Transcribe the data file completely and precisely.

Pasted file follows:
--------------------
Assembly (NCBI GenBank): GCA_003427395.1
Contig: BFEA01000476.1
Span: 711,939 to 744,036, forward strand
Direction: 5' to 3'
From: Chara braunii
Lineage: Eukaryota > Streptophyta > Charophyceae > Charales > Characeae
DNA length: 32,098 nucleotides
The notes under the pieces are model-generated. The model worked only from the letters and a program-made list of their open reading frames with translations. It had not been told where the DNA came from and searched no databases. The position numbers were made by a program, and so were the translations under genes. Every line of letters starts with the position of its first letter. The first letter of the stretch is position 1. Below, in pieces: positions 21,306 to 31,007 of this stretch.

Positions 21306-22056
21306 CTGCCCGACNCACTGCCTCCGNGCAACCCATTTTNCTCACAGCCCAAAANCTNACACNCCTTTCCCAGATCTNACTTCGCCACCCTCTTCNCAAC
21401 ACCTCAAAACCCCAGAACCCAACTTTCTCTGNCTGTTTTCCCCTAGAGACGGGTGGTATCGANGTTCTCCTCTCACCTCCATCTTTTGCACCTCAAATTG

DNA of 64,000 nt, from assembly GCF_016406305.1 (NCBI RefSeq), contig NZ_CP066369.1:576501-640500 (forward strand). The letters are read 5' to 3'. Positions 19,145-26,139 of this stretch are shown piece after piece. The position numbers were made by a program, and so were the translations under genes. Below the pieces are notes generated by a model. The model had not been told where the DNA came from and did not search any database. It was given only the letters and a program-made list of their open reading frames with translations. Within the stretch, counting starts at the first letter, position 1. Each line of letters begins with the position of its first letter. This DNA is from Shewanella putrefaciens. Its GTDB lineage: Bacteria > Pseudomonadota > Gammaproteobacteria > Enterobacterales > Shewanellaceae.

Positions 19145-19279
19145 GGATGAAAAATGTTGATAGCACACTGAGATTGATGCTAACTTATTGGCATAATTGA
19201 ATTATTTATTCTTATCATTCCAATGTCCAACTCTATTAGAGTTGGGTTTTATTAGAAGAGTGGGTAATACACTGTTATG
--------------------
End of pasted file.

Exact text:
Assembly (NCBI GenBank): GCA_003427395.1
Contig: BFEA01000476.1
Span: 711,939 to 744,036, forward strand
Direction: 5' to 3'
From: Chara braunii
Lineage: Eukaryota > Streptophyta > Charophyceae > Charales > Characeae
DNA length: 32,098 nucleotides
The notes under the pieces are model-generated. The model worked only from the letters and a program-made list of their open reading frames with translations. It had not been told where the DNA came from and searched no databases. The position numbers were made by a program, and so were the translations under genes. Every line of letters starts with the position of its first letter. The first letter of the stretch is position 1. Below, in pieces: positions 21,306 to 31,007 of this stretch.

Positions 21306-22056
21306 CTGCCCGACNCACTGCCTCCGNGCAACCCATTTTNCTCACAGCCCAAAANCTNACACNCCTTTCCCAGATCTNACTTCGCCACCCTCTTCNCAAC
21401 ACCTCAAAACCCCAGAACCCAACTTTCTCTGNCTGTTTTCCCCTAGAGACGGGTGGTATCGANGTTCTCCTCTCACCTCCATCTTTTGCACCTCAAATTG

DNA of 64,000 nt, from assembly GCF_016406305.1 (NCBI RefSeq), contig NZ_CP066369.1:576501-640500 (forward strand). The letters are read 5' to 3'. Positions 19,145-26,139 of this stretch are shown piece after piece. The position numbers were made by a program, and so were the translations under genes. Below the pieces are notes generated by a model. The model had not been told where the DNA came from and did not search any database. It was given only the letters and a program-made list of their open reading frames with translations. Within the stretch, counting starts at the first letter, position 1. Each line of letters begins with the position of its first letter. This DNA is from Shewanella putrefaciens. Its GTDB lineage: Bacteria > Pseudomonadota > Gammaproteobacteria > Enterobacterales > Shewanellaceae.

Positions 19145-19279
19145 GGATGAAAAATGTTGATAGCACACTGAGATTGATGCTAACTTATTGGCATAATTGA
19201 ATTATTTATTCTTATCATTCCAATGTCCAACTCTATTAGAGTTGGGTTTTATTAGAAGAGTGGGTAATACACTGTTATG